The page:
Civil Liberties

Civil Liberties

Submitted by the Union for Reform Judaism Board of Trustees
to the 68th Union for Reform Judaism General Assembly
Passed - Houston, November 2005


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56th General Assembly
December 1981
Boston, Massachusetts

The Congress is currently considering more than a dozen pieces of legislation that would seriously circumscribe the jurisdiction of the federal courts, specifically the Supreme Court, by eliminating their jurisdiction to hear certain cases. Among the individual issues affected by these proposed laws would be prayer in the public schools, abortion, school desegregation, and sex bias in the Selective Service.

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UAHC Board of Trustees
December l972
New York, New York

The Board of Trustees of the Union of American Hebrew Congregations reiterates its condemnation of international terrorism, which has reached new depths of depravity in the brutal murders committed by Arab fanatics and their emissaries in Munich and Lod Airport, in the hijacking of planes and in the outrage of violence by mail.

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The attacks on the World Trade Center and the Pentagon seem so long ago and yet remain so fresh in our minds.

What has happened in the last three months is the shattering of the fundamental trust that underpins our daily life. We try, of course, to restore our sense of continuity. Therapists advise us to go back to our daily routines. We reassure our children that everything will be all right.

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In light of the growing tendency in America to equate dissent with anti-patriotic or un-American attitude, we find it necessary at this time to reaffirm the right of American citizens peacefully to assemble and demonstrate whether in support or in protest against government policies.

We reiterate our long-held commitment to civil liberties and to the freedom safeguarded by the Constitution of the United States. In our democratic system, it is not the right of government, whether local or federal, to silence dissent, however unpopular or controversial.

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The First Amendment guarantees freedom of the press, the bulwark of a free society. When press coverage is limited or suppressed, a blow is delivered to the very heart of the democratic way of life. THEREFORE, BE IT RESOLVED THAT the Union of American Hebrew Congregations affirms that, short of jeopardizing the success of military operations, the freedom of the press to cover such activities must be ensured. In this light, we deplore the Reagan Administration's restrictions of our press corps in regard to the Grenada action.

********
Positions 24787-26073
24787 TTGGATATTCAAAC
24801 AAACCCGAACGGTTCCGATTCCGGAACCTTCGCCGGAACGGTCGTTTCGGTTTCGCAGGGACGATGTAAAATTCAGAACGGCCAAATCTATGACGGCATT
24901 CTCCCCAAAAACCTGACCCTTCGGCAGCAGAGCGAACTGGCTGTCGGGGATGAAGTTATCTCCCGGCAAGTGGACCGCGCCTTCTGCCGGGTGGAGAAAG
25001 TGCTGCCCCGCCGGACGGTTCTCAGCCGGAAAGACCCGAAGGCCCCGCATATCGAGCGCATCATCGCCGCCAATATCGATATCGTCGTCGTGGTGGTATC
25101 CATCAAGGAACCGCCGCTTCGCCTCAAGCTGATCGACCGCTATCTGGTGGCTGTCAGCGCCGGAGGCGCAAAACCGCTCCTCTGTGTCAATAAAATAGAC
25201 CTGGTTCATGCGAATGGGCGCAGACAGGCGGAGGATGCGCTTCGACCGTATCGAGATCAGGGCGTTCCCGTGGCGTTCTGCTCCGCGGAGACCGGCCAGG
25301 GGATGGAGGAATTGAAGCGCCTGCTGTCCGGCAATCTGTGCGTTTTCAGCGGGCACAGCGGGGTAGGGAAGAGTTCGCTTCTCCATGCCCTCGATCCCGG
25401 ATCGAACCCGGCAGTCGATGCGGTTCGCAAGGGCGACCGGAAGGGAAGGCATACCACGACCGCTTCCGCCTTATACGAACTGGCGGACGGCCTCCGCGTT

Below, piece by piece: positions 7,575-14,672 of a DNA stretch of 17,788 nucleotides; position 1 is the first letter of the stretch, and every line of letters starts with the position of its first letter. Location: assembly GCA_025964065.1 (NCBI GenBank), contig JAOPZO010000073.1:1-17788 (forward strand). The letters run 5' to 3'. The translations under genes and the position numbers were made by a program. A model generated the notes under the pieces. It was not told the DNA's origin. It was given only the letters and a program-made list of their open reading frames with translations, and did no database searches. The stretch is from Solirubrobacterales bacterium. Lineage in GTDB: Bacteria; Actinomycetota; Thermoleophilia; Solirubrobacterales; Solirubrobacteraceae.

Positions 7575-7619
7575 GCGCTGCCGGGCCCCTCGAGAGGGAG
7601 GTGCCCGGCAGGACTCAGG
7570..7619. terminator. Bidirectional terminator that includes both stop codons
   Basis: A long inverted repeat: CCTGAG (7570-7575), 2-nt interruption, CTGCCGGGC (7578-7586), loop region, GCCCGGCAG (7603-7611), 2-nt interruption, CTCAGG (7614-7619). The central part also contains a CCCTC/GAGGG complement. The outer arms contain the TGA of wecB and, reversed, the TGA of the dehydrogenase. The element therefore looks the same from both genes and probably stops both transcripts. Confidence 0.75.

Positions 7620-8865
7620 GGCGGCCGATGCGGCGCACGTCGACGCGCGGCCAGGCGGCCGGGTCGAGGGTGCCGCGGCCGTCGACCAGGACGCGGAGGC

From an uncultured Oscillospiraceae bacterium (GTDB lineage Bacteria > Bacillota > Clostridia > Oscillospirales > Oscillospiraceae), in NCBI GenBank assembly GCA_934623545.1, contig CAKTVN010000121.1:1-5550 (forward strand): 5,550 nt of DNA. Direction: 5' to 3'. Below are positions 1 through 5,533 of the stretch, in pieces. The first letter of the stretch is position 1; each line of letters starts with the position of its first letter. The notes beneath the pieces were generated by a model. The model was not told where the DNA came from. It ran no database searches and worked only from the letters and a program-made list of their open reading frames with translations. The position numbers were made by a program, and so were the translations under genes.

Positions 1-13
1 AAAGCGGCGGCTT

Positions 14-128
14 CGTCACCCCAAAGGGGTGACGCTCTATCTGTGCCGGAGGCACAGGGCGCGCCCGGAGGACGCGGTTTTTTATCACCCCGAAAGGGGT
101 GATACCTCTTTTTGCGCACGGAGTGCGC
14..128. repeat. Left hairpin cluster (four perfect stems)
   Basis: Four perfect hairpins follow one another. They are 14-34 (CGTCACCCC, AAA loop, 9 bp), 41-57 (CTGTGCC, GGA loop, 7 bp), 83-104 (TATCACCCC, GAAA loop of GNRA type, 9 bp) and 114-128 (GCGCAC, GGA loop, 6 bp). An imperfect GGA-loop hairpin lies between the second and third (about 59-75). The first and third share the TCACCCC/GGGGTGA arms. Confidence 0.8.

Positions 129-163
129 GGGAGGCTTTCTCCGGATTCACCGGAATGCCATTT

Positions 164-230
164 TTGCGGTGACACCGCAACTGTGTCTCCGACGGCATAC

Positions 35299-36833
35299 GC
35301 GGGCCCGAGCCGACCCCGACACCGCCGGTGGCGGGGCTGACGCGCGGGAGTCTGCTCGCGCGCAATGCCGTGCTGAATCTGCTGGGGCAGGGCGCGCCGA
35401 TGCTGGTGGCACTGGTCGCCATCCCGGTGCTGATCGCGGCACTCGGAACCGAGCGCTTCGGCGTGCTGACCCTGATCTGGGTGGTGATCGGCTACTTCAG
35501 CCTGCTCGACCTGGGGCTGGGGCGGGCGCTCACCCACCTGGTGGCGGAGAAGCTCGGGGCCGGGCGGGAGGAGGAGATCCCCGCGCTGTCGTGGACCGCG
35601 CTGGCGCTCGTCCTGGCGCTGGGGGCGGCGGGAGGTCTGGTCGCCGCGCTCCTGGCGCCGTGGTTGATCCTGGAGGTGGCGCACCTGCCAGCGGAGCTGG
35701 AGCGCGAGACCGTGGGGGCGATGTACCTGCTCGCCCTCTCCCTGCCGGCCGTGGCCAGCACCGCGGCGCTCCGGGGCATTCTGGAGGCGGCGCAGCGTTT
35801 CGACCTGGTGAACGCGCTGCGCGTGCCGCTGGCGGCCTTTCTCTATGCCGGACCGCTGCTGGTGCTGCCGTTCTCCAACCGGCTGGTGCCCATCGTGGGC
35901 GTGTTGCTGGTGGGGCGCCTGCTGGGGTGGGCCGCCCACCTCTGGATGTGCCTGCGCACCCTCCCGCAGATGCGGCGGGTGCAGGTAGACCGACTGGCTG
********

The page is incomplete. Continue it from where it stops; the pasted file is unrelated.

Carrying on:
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Gentlemen: The undersigned, to whom was referred the communication of Dr. Cornelia Kahn, Chairman of the Jewish Women's Council Committee on the purity of the press, respectfully recommends the adoption of the following:

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BE IT RESOLVED, That the Union of American Hebrew Congregations, in the spirit of the traditional regard for our faith for the sanctity of law, especially where the protection of human life is concerned, or the protection of the rights of the minority, and with a sacred regard for civil liberty and an abhorrence of mob violence, solemnly sets forth its condemnation of the lawlessness and barbarity of lynching, and that it hereby calls upon the constituted authorities to use every precaution to prevent such occurrence whenever the danger arises.

Vol. XII, p. 207

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The current demands made by the American black community painfully remind us of the appalling hurt done by our nation to a long oppressed multitude. Certainly we in the Reform Jewish community cannot allow our country to ignore the plight of America's impoverished millions. Jewish imperatives require that we be ever sensitive to the aspirations and just demands of our country's minorities.

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"Resolved that the Council of the Union of American Hebrew Congregations asks the Executive Board to appoint a committee of laymen which jointly with the Committee of the Central Conference of American Rabbis would consider the proper procedure for filling pulpit vacancies and other relations between rabbi and congregation."

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